While farmers concentrate on high carbohydrate crops like rice and potatoes, the mix of wild plants and animals in the diets of surviving hunter-gatherers provides more protein and a better balance of other nutrients. In one study, the San [Ju/’hoansi] average daily food intake (during a month when food was plentiful) was 2,140 calories and 93 grams of protein, considerably greater than the recommended daily allowance for people of their size.  It’s almost inconceivable that San [Ju/’hoansi] who eat 75 or so wild plants, could die of starvation the way hundreds of thousands of Irish farmers and their families did during the potato famine of the 1840s.

Skeletal evidence makes the same point. Skeletons from Greece and Turkey in late Paleolithic times indicate an average height of 5 feet 9 inches for men and 5 feet 5 inches for women. With the adoption of agriculture, the average height declined sharply; by about 5,000 years ago, the average male was about 5 feet 3 inches tall, the average woman, about 5 feet. Even modern Greeks and Turks are not, on average, as tall as the late Paleolithic people of the same region.

Increase in Precariousness

In the short term, agriculture was probably developed in ancient southwestern Asia, and perhaps elsewhere, to increase food supplies to support an increasing population at a time of serious resource stress. Over time, however, as dependence on domesticated crops increased, so did the overall insecurity of the food supply system. Why?

Proportion of Domesticated Plants in the Diet  There are several reasons why early farmers depended more and more on cultivated plants. Because the agroecology created an environment favorable to the plants, farmers were able to cultivate previously unusable land.  When such vital necessities as water could be brought to the land between the Tigris and Euphrates Rivers in Mesopotamia, land on which wheat and barley was not native could support dense stands of the domesticated grains.  Domestic plants also provided more and larger edible parts and were easier to harvest, process, and digest.  There is good evidence that they also tasted better. Rindos lists a number of modern food plants that derive from bitter wild varieties. Finally, the greater yield of domesticated plants per unit of ground also led to a greater proportion of cultivated plants in the diet, even when wild plants were still being eaten and were as plentiful as before.

Reliance on a Smaller Number of Plants   Unfortunately, reliance on an increasingly smaller number of plants is very risky should those plants fail.  According to Richard Lee, the Ju/’hoansi, who live in the Kalahari Desert, use over 100 plants (14 fruits and nuts, 15 berries, 18 species of edible gum, 41 edible roots and bulbs, and 17 leafy greens, beans, melons, and other foods; 1992b, 48).  By contrast, modern farmers rely on no more than 20 plants, and of those, three–wheat, maize, and rice–feed most of the world’s people.  Historically, it was only one or two grain crops that were the staple for a specific group of people.  A decrease in this crop has devastating effects on the population.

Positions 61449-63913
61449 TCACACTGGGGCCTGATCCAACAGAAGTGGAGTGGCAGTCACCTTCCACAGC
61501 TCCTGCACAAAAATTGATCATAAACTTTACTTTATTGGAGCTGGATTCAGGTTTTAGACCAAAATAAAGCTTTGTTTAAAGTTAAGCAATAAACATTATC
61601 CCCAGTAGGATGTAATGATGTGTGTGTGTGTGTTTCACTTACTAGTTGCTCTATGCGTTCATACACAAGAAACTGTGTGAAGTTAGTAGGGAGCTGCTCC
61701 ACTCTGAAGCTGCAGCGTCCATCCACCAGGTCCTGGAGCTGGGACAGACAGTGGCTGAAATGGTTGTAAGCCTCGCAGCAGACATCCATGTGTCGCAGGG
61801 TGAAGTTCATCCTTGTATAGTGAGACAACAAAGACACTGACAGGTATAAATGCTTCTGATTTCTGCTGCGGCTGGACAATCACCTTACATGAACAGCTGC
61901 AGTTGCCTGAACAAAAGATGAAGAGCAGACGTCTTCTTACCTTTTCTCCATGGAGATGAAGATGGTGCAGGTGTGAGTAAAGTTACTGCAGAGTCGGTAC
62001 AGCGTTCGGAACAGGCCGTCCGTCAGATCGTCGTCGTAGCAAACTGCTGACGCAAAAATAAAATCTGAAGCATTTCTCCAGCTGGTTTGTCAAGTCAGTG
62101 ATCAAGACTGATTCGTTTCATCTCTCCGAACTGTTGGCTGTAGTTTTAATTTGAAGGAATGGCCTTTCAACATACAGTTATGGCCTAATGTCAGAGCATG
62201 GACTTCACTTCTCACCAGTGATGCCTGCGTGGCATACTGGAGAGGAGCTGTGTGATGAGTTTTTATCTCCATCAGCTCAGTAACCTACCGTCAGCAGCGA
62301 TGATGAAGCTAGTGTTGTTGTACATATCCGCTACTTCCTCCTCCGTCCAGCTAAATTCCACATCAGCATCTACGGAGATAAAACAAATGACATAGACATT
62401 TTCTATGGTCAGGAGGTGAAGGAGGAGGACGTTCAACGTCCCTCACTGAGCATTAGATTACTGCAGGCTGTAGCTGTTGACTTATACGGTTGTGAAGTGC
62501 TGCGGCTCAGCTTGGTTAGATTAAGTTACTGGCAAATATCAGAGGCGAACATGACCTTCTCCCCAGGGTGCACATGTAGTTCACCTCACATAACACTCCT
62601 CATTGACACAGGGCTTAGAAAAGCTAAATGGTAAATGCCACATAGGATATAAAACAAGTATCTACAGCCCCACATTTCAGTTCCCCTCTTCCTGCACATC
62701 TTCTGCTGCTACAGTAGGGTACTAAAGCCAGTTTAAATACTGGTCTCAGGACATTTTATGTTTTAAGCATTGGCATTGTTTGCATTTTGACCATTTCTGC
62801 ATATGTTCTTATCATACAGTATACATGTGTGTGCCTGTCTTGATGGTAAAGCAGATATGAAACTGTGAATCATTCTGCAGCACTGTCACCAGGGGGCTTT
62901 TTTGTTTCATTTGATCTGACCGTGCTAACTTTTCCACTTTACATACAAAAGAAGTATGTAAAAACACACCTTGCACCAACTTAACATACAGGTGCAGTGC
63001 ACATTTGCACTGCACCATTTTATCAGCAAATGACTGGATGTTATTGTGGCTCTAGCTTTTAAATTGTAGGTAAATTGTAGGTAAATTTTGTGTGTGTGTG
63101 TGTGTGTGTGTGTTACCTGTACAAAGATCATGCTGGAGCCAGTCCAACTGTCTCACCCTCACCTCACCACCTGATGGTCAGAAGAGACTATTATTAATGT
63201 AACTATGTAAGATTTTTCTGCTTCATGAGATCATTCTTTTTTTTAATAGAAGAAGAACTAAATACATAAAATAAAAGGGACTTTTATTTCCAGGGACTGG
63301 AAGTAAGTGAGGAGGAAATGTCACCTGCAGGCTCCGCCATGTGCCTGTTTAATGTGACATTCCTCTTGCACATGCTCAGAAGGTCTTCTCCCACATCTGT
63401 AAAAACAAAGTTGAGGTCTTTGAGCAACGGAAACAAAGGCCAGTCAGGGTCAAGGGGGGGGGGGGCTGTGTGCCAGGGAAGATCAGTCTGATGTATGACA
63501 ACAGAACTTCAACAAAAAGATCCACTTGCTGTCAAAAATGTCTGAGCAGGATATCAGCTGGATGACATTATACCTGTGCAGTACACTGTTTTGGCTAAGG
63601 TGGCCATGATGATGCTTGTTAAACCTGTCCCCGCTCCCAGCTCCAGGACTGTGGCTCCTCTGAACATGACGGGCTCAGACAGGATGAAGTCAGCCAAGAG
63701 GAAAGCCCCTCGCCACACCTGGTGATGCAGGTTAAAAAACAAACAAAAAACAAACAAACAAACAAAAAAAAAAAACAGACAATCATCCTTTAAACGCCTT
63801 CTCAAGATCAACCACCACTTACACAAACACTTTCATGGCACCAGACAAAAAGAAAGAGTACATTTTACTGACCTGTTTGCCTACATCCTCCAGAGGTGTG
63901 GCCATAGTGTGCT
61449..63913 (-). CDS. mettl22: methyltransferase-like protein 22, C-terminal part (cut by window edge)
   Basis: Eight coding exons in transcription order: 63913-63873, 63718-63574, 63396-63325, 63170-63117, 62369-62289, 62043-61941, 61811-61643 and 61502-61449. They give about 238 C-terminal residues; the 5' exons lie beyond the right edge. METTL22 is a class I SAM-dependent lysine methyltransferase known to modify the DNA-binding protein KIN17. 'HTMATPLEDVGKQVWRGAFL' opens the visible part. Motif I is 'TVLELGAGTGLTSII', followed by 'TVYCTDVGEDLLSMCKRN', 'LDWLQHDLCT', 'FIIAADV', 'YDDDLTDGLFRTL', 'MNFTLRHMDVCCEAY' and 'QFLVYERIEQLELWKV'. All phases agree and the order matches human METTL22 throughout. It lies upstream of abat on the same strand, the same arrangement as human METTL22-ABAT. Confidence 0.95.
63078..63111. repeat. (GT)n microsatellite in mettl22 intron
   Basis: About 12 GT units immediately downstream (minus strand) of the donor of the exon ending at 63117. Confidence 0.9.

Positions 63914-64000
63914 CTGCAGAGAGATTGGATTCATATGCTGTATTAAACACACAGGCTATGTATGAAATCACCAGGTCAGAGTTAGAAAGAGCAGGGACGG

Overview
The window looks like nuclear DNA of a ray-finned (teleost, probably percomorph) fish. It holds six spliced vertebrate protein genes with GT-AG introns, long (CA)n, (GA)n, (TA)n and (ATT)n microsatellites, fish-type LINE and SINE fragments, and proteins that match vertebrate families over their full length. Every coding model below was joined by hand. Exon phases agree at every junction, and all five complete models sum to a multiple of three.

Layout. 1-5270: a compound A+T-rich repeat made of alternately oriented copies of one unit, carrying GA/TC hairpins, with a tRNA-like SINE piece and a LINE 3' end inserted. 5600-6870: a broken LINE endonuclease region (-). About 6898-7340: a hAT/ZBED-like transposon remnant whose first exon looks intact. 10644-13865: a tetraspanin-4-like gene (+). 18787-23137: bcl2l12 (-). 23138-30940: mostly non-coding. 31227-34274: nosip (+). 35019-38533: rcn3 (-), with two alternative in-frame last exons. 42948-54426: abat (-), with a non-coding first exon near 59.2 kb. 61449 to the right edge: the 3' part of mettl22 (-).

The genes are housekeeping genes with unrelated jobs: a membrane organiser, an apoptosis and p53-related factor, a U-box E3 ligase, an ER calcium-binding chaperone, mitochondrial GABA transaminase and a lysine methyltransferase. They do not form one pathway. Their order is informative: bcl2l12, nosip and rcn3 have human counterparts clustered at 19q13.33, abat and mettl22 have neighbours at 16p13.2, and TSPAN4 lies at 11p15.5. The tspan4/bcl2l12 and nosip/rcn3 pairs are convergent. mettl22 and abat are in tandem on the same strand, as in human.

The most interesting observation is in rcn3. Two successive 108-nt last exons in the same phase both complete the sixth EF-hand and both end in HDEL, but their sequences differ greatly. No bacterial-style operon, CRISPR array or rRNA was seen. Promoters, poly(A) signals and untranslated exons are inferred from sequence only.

Selective Breeding, Monocropping, and the Gene Pool  Selective breeding of any given plant species decreases the variability of its gene pool, eliminating varieties with natural resistance to infrequently occurring pests and diseases and lowering its long-term survival chances by increasing the risk of severe losses at harvest time.  Again, the more people depend on a particular plant species, the riskier their future. Monocropping is the practice of growing only one kind of plant in a field. Although it increases efficiency and short-term yield, it exposes the entire field to destruction by diseases or pest damage. The outcome could be starvation.

Increasing Dependence on Plants  As cultivated plants took on an increasingly large role in their diet, people became dependent on plants and the plants in turn became completely dependent on the people–or rather on the environment created by the people. But the people could not completely control that environment. Hail, floods, droughts, infestations, frost, heat, weeds, erosion, and other factors could destroy or significantly affect the crop, yet all were largely outside human control.  The risk of failure and starvation increased.

Increase in Disease  Connected to the evolution of domesticated plants was an increase in disease, especially of the epidemic variety, for which there were several reasons.  First, prior to sedentism, human waste was disposed outside the living area. As increasing numbers of people began to live near each other in relatively permanent settlements, the disposal of human waste became increasingly problematic:  Large quantities of fecal material had the potential to transmit disease, and animal and plant wastes nourished pests, some of which served as disease vectors.